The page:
Thailand offers an interesting example. This South-East Asian country was considered a landmark tourist destination in this region for many years. However, it has been the subject of frequent changes in governments, particularly through the intervention of the military. To the extent that these changes were apparently smooth and non-violent, the regime’s perception of stability was maintained in the minds of potential visitors. Therefore, its tourism industry continued to grow (Hall and O’Sullivan, 1996). This example demonstrates that representations of political stability vs. instability are fundamental features of tourism promotion, whose importance often exceeds that of natural and cultural attractions.
Therefore, destinations and tourism activities are vulnerable to negative media perceptions of stability or lack thereof. They are, by default, reactive to any disruption of their systems and operating environments.
The ability of any territory to attract tourists is therefore obviously impacted by political instability and the negative media that may ensue. For this reason, the initiatives of several development agencies such as United Nations Development Programme (UNDP) and the International Monetary Fund (IMF), which contributed to the implementation of the Poverty Reduction Strategy Paper (PRSP), highlighted the importance of increasing tourism progress as a beneficial factor for developing countries. Availability of inexpensive labor, low-cost natural and cultural services can often be viewed as advantages for developing countries’ tourism trade when stability is also perceived.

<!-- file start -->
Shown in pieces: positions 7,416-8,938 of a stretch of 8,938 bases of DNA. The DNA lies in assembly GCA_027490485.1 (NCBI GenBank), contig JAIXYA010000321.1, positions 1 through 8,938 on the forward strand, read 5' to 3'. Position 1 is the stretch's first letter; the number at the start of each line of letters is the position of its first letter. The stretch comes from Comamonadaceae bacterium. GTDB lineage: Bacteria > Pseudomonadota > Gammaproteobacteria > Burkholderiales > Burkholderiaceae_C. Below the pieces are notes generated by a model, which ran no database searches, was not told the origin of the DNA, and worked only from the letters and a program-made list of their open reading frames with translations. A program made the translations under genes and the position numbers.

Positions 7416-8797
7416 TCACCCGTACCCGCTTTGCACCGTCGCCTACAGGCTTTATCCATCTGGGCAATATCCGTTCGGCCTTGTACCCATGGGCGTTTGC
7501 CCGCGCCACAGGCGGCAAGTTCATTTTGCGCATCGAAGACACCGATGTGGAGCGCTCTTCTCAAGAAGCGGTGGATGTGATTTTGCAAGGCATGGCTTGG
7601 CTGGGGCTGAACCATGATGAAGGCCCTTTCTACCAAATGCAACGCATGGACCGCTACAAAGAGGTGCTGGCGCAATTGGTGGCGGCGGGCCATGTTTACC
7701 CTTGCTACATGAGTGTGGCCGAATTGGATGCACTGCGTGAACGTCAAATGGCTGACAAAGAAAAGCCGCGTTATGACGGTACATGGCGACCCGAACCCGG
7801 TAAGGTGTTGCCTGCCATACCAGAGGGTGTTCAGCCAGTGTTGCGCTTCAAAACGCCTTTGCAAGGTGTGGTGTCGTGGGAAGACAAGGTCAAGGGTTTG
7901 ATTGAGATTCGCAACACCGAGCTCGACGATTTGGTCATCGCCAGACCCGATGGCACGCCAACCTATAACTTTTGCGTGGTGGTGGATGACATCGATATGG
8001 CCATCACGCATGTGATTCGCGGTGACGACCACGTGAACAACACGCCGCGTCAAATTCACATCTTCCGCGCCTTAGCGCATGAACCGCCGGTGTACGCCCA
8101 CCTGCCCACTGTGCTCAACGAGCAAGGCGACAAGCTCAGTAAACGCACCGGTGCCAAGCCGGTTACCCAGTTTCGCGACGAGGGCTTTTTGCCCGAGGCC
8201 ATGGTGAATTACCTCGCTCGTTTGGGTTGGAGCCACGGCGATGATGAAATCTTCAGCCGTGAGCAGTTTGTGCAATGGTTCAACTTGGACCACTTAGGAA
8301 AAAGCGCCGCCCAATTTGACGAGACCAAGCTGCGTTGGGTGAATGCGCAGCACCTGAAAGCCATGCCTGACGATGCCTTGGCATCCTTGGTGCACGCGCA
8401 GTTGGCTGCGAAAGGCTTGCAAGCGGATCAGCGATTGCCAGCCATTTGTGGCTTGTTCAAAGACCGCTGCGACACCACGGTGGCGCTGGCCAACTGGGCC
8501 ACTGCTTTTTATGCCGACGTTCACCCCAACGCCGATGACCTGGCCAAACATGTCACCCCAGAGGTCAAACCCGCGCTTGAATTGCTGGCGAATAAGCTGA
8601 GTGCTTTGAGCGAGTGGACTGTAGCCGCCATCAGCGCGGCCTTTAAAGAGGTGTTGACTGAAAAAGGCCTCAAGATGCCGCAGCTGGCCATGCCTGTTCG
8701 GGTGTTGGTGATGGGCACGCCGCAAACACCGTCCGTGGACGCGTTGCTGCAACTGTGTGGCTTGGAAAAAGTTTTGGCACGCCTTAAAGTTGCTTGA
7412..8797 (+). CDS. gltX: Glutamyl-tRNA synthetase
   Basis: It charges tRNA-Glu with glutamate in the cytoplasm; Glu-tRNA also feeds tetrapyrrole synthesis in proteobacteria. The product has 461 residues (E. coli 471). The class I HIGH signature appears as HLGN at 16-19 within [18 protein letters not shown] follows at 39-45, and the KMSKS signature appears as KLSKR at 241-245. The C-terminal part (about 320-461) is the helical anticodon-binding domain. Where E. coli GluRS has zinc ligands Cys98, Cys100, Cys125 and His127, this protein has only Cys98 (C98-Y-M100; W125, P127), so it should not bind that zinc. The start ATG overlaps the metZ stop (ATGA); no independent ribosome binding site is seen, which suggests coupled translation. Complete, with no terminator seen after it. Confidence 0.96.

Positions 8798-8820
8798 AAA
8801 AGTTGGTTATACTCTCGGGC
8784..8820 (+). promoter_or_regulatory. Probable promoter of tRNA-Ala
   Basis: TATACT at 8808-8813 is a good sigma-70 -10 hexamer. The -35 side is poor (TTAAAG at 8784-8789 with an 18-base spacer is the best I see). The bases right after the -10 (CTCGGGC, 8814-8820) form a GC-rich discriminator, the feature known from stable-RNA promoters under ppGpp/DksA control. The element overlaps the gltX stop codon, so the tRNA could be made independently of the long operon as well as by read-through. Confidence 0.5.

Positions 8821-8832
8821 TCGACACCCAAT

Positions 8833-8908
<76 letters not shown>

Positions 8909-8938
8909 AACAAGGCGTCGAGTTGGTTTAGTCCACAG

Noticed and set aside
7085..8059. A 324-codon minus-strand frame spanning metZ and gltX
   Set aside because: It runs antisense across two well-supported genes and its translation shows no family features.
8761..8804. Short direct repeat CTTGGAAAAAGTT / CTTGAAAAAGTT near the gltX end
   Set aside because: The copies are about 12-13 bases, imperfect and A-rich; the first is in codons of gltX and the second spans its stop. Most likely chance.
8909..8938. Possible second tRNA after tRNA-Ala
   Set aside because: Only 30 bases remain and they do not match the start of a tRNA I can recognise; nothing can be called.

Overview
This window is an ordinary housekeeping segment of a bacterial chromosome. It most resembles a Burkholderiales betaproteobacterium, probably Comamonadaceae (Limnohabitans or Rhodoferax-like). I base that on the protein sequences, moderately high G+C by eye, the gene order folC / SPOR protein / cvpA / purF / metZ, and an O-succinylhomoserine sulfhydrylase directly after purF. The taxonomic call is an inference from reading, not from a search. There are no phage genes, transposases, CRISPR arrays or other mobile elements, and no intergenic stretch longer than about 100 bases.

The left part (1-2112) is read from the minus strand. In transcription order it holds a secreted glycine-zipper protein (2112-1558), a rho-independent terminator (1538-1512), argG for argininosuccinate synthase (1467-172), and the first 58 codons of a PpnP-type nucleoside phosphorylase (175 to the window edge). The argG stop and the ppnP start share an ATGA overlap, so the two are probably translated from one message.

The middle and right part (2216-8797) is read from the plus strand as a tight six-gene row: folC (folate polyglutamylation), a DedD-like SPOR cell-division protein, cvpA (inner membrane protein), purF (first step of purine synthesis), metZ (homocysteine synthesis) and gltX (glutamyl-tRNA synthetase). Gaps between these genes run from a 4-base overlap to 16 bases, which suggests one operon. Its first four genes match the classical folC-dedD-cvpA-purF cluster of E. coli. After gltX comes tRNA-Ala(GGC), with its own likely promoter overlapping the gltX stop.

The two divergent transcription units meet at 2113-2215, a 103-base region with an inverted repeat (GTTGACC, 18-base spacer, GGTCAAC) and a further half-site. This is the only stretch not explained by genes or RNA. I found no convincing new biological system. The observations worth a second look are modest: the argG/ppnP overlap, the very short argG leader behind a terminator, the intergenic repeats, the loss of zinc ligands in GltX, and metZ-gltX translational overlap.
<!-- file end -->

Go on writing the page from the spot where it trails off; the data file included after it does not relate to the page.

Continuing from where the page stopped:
Considering its past economic weight and the revenues it can generate, Haitian tourism represents an opportunity for improvement of local communities and their standard of living. Mass tourism at popular destinations might be able to increase and sustainably assist in the monetary welfare of the local communities adjacent to the destination, as well as providing earning potential for local workers engaged in the tourist trade.
All in all, despite certain challenges related to political instability and institutional weakness, Haiti continues to represent fertile soil for increased tourism potential. The country remains a highly sought after destination, particularly in the Caribbean region. However, in the current context, it is important to improve the image of the country in order to reposition it on the tourist map of the world. In fact, the quest for development in Haiti, through tourism, can only count on urgent public interventions in partnership with other stakeholders and integrated participation of the population in the sector to redefine the priorities of Haiti in tourism as sustainable.
Ultimately, strategies to curb political instability and promote tourism in Haiti will succeed, among other things, by establishing and implementing effective public policies to improve the infrastructure and living conditions of the Haitian people in general. What is good for the people will, by default, be good for tourism.
Writer: Obed Blacker DORVILUS
Last modified: September 30, 2019